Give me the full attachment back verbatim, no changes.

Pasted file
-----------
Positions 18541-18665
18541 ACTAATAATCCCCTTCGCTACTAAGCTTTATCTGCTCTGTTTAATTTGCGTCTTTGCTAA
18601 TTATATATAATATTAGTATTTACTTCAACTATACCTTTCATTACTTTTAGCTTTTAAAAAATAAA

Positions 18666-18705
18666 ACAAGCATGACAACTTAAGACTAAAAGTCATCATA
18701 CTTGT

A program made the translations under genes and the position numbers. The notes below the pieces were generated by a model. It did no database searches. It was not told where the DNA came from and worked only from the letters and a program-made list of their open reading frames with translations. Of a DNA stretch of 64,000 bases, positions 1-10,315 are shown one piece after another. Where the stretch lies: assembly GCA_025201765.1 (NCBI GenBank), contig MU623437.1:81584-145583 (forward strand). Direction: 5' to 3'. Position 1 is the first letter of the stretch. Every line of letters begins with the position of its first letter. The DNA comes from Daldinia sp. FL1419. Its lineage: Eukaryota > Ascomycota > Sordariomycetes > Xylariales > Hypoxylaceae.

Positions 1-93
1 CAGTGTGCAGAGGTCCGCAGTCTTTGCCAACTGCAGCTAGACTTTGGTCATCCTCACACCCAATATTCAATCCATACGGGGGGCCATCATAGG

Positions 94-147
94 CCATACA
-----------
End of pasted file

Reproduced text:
Positions 18541-18665
18541 ACTAATAATCCCCTTCGCTACTAAGCTTTATCTGCTCTGTTTAATTTGCGTCTTTGCTAA
18601 TTATATATAATATTAGTATTTACTTCAACTATACCTTTCATTACTTTTAGCTTTTAAAAAATAAA

Positions 18666-18705
18666 ACAAGCATGACAACTTAAGACTAAAAGTCATCATA
18701 CTTGT

A program made the translations under genes and the position numbers. The notes below the pieces were generated by a model. It did no database searches. It was not told where the DNA came from and worked only from the letters and a program-made list of their open reading frames with translations. Of a DNA stretch of 64,000 bases, positions 1-10,315 are shown one piece after another. Where the stretch lies: assembly GCA_025201765.1 (NCBI GenBank), contig MU623437.1:81584-145583 (forward strand). Direction: 5' to 3'. Position 1 is the first letter of the stretch. Every line of letters begins with the position of its first letter. The DNA comes from Daldinia sp. FL1419. Its lineage: Eukaryota > Ascomycota > Sordariomycetes > Xylariales > Hypoxylaceae.

Positions 1-93
1 CAGTGTGCAGAGGTCCGCAGTCTTTGCCAACTGCAGCTAGACTTTGGTCATCCTCACACCCAATATTCAATCCATACGGGGGGCCATCATAGG

Positions 94-147
94 CCATACA